IWGIA's international Board is the highest governing body of the organisation and works in close cooperation with our Executive Director. The Board consists of seven members and one staff observer. Two members of the Board are elected by and among our members, three members are appointed by the Board, two members are recruited by the Board from organisations with a particular expertise in indigenous/human rights, and one staff observer is elected by the secretariat staff.
Ida Theilade, Chair of the Board
Ida Theilade has a PhD in tropical botany from the University of Copenhagen and has worked with participatory management and conservation of tropical forests for the past 25 years. The research explores the role local and indigenous knowledge and institutions can play in natural resource governance. This includes natural forests and human-modified environments such as protected forests, agro-ecosystems and community forests, at any ecological scale i.e. from genes to ecosystems. Current research centers on local and indigenous knowledge and its uses in community monitoring of forests, as for example in REDD+, and co-benefits for biodiversity and social well-being.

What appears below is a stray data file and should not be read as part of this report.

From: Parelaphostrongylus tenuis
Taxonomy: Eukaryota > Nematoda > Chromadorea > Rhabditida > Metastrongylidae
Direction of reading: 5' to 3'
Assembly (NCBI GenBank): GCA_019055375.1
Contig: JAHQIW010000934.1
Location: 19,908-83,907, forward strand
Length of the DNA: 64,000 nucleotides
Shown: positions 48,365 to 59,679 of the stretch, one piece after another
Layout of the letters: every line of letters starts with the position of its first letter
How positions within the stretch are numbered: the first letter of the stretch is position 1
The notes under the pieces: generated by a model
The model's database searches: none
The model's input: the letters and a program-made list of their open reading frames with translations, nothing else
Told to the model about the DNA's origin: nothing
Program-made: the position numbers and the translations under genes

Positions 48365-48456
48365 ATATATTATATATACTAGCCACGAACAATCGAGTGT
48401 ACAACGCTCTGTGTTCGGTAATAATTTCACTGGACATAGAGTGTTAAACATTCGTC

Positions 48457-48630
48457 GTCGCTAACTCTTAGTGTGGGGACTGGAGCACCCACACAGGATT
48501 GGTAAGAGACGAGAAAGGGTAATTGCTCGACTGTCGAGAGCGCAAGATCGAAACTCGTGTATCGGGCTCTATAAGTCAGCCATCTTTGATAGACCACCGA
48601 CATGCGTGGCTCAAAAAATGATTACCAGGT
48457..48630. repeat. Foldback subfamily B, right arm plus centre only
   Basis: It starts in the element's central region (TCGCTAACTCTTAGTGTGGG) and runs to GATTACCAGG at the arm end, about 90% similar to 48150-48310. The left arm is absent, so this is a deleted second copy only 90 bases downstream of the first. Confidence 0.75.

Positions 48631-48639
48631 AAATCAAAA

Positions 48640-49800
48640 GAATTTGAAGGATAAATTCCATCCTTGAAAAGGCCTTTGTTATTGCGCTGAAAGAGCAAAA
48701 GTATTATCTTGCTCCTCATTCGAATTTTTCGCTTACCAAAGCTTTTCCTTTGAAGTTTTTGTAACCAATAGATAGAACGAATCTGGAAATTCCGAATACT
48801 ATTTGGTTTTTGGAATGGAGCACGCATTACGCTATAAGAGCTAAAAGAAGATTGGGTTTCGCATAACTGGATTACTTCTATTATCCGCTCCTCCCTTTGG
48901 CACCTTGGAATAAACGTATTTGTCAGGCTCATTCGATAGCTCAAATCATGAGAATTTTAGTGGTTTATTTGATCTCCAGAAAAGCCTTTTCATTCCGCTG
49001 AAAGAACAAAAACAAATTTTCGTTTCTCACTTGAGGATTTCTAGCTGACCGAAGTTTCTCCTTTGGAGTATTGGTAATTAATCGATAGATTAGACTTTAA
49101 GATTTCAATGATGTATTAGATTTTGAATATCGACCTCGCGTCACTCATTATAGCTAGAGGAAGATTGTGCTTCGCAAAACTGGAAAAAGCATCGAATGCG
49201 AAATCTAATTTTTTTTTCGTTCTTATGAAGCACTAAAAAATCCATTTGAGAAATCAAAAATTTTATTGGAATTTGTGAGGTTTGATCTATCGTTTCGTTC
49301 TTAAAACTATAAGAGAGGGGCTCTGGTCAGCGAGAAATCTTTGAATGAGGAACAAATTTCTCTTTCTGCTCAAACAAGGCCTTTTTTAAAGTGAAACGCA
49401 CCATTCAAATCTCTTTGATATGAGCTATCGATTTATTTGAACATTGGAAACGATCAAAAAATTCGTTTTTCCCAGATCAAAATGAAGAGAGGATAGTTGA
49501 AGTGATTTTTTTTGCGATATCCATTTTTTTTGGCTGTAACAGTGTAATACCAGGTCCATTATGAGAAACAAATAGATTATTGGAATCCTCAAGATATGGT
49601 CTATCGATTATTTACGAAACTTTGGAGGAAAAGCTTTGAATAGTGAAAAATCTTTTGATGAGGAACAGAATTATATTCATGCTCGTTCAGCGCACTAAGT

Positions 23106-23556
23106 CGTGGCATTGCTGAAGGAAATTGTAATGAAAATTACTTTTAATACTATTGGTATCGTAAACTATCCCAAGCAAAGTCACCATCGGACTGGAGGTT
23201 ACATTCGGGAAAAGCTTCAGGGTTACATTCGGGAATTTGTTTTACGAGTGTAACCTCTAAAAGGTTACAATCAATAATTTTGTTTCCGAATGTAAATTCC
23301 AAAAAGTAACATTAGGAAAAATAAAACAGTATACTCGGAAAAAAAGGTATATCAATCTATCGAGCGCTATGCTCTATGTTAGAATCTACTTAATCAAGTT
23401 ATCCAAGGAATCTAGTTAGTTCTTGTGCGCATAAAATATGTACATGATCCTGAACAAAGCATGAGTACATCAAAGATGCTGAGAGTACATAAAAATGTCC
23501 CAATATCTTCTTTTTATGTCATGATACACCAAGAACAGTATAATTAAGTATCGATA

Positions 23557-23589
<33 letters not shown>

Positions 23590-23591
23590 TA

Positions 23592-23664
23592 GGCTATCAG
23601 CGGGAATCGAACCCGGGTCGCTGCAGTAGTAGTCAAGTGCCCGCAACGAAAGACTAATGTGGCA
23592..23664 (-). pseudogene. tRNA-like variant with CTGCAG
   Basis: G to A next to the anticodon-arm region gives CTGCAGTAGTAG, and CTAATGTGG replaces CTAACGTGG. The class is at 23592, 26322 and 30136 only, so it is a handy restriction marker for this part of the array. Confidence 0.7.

Project portfolio includes basic and applied research and advisory services on livelihoods, management and conservation. Capacity building in developing countries and dissemination of research results to a wider audience is an integral part of Ida Theilade’s work as a Professor in ethnobotany and Forest Governance at the University of Copenhagen. She has been a member of the IWGIA Board since September 2019 and became Chair of the Board in January 2020.
Rune Fjellheim, Vice-Chair
Rune Fjellheim is an indigenous Sámi economist who has been serving as the Director General of the Sámi Parliament of Norway since 2008 and has been involved in the parliament since 1991. Prior to that position, he served as the Executive Secretary of the Arctic Council Indigenous People’s Secretariat.